The Power of Choice
I must admit that this is the first and only game I've played in the Deus Ex franchise. Therefore, some of the comments I make may be common knowledge to diehard franchise fans.
I love stealth games. Since most titles are geared towards engaging in some form of conflict, there's something very refreshing about an experience where part of the gameplay is avoiding confrontation. As you sneak around the various environments, there's no denying that the atmosphere in this title is absolutely fantastic. From the background score to the detailed settings, future Detroit feels like a living, breathing city. One of the main contributors to this immersive experience, and what I think is hands down the most enjoyable aspect of this game, is the multitude of options available to complete every mission objective.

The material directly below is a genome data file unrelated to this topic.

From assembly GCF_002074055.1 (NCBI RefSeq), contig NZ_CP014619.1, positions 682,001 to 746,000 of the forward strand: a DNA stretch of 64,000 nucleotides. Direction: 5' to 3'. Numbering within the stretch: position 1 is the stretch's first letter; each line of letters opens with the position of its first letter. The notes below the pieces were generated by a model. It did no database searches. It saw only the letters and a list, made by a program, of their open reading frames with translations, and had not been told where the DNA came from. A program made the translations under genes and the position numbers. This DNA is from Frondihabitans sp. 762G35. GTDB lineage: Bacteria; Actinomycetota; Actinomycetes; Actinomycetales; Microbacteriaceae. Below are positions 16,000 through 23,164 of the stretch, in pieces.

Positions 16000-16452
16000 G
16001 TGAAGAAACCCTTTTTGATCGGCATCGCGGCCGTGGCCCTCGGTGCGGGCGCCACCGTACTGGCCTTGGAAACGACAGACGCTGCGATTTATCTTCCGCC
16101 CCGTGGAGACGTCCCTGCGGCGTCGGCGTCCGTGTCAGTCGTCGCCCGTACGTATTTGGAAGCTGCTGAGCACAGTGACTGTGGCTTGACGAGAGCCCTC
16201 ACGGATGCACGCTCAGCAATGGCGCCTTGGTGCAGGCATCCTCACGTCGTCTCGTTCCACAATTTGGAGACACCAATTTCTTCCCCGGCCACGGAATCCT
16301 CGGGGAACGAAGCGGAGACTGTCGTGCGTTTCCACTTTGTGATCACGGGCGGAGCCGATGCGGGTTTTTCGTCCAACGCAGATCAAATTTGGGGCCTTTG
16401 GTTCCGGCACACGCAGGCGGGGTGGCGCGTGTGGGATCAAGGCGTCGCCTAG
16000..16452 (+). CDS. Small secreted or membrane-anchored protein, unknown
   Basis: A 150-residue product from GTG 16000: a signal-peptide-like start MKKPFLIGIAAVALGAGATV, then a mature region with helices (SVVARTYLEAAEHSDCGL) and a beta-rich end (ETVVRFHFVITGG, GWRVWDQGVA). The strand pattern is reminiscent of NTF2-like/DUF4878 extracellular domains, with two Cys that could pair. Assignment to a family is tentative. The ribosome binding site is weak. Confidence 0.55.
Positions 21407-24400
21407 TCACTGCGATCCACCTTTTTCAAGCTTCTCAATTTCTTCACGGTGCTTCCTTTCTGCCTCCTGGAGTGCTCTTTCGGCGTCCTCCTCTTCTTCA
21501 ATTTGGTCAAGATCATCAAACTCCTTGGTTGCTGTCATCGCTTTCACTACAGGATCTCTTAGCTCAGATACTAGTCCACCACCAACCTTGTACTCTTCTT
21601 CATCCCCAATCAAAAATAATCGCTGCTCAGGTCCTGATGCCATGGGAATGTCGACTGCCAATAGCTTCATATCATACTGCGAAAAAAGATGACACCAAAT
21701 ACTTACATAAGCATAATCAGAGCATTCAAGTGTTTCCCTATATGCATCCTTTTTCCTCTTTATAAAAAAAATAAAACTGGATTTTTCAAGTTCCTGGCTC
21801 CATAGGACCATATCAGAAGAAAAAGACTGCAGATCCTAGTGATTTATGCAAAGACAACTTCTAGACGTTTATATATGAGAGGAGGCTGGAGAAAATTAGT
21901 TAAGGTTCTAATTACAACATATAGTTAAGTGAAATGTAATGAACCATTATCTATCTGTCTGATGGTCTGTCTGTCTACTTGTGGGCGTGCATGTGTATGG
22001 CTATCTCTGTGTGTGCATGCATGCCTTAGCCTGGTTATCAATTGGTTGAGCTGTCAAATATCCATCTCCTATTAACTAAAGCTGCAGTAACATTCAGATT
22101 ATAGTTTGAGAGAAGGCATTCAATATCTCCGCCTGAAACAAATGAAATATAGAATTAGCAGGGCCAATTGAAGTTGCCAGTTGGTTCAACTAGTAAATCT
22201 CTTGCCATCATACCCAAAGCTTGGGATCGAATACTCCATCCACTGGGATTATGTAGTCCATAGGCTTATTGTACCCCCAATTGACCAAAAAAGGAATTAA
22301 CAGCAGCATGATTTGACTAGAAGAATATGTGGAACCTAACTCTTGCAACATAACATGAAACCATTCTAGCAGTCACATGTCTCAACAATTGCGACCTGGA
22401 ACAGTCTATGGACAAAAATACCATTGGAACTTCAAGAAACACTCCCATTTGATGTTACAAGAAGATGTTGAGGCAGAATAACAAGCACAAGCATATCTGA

Since the gameplay mechanics hinge greatly on how players choose to level up via their praxis points, the simple act of gaining access to a building completely changes depending on in-game decisions. By affording players a sense control, the designers of Deus Ex: Human Revolution have given players the coveted feeling of influence. While I wouldn't exactly classify this title as a sandbox game, it definitely feels that way when you stop and consider the what ifs.
If I had invested in one more praxis point to increase my character's arm strength then I could move that box to get access to the floor vent behind it. But I didn't, because I decided it was more important to have optimal hacking skills. Oh look, a password protected system that when accessed will let me unlock the door that leads to the room that floor vent is connected to. Whoooooah.
Despite my comically simple example, this design is extremely intelligent because it gives players direct feedback on how the choices they make effect the flow of the game. While in my example, the same goal could be achieved by different means, I'm sure that there are secrete spaces I was never able to uncover because of how I decided to level my character. In short, by making sure that players can't do everything, they ironically feel like they have more control over their experience.